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Johnson and Trump plan 'ambitious trade agreement'

December 16, 2019

US President Donald Trump has congratulated Johnson on his victory in the UK's parliamentary elections. The UK prime minister will move ahead with plans to finalize his country's divorce from the EU.

Boris Johnson and Donald Trump at the UN, file photo.
Image: Getty Images/AFP/S. Loeb

British Prime Minister Boris Johnson spoke on the phone with US President Donald Trump on Monday, where they discussed increasing trade between the US and the UK.

The call comes days after Johnson emerged victorious in the British parliamentary elections, obtaining a sweeping victory in the House of Commons.

Both leaders said they looked forward to the negotiation of an "ambitious free trade agreement.”

"The prime minister spoke with President Trump, who congratulated him on the result of the general election," a Downing Street spokesman said in a statement.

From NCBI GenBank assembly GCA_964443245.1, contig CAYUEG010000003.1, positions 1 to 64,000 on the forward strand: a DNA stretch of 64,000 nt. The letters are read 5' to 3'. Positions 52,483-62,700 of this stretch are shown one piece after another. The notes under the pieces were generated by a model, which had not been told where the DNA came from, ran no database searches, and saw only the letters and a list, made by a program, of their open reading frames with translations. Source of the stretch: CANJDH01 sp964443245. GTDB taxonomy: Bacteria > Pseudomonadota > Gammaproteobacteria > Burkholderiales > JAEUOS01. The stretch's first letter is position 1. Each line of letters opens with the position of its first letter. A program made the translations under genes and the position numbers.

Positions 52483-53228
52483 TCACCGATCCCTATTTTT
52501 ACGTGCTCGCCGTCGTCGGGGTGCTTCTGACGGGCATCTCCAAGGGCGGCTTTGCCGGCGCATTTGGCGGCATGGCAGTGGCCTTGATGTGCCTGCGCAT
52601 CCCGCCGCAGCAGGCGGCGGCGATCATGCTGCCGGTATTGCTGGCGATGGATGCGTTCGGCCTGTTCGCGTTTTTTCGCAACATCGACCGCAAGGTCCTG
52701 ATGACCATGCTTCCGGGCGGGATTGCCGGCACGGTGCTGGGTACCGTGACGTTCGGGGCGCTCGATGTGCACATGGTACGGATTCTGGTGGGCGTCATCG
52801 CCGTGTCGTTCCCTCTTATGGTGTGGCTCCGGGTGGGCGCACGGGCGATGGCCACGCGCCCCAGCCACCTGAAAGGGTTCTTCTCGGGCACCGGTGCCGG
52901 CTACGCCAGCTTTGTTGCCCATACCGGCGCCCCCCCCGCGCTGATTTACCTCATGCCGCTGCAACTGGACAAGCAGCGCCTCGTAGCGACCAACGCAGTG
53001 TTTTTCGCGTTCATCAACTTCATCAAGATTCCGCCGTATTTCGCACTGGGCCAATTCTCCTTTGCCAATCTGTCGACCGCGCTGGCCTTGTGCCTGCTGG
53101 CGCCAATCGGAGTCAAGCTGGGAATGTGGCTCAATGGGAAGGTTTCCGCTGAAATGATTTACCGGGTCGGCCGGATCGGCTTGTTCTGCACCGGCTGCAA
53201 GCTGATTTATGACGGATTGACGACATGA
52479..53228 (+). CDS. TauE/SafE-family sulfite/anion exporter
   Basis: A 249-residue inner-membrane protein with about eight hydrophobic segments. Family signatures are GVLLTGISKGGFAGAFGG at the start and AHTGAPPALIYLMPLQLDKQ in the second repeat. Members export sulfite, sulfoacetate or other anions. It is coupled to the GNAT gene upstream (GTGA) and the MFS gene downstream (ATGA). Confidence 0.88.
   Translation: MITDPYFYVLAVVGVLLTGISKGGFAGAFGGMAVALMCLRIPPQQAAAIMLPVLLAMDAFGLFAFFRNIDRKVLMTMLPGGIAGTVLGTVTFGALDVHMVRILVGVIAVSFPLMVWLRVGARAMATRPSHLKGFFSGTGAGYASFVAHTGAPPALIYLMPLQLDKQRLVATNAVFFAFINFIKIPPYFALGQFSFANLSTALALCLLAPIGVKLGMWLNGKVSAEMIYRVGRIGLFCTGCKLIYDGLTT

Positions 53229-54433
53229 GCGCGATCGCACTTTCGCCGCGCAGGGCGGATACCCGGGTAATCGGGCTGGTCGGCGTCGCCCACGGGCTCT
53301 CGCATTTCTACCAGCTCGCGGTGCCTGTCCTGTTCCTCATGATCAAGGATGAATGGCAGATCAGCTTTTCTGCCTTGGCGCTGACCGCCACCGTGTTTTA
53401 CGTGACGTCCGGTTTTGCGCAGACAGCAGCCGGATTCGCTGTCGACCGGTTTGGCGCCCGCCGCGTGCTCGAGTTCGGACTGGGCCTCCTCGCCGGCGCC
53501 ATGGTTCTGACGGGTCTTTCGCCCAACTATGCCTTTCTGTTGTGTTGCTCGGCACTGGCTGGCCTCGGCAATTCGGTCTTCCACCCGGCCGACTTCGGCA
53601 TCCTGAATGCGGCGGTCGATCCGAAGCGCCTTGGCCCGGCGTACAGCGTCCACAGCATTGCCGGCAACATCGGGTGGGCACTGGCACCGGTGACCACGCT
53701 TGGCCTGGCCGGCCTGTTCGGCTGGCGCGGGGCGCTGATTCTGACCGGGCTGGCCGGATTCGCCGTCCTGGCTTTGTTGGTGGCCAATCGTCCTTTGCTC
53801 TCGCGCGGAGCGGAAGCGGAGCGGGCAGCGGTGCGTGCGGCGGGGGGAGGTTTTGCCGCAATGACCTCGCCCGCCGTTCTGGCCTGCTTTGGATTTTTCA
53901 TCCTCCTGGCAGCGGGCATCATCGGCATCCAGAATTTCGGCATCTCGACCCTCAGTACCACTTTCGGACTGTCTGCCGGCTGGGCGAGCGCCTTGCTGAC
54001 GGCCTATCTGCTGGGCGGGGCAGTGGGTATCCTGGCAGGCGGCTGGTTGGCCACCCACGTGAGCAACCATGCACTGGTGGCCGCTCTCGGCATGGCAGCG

"They discussed the huge importance of the relationship between the UK and US, and looked forward to continued close cooperation on issues such as security and trade, including the negotiation of an ambitious free trade agreement."

Read more: What happens with Brexit after Boris Johnson's victory?

Johnson pushes Brexit

The UK prime minister won 365 seats in the 650-seat parliament, giving him a majority of 80 seats. The new parliament will convene on Thursday, the same day that Queen Elizabeth II will outline the government's program in the so-called Queen's Speech.

Legislators have signaled they will move ahead with a Brexit vote this Friday, when they vote to approve the Brexit withdrawal agreement bill negotiated by Johnson, a government spokeswoman said on Monday.

The UK has a deadline of January 31 to leave the EU and Johnson is hoping that the new parliamentary majority can help deliver that.

If the deal is approved and Brexit happens, a transition period will follow until the end of 2020, while the UK and EU iron out details of their future relations. During this period, EU rules and regulations would still apply in the UK, with people and goods still able to pass freely between the UK and the 27 remaining EU members.

jcg/aw (AP, Reuters, dpa)

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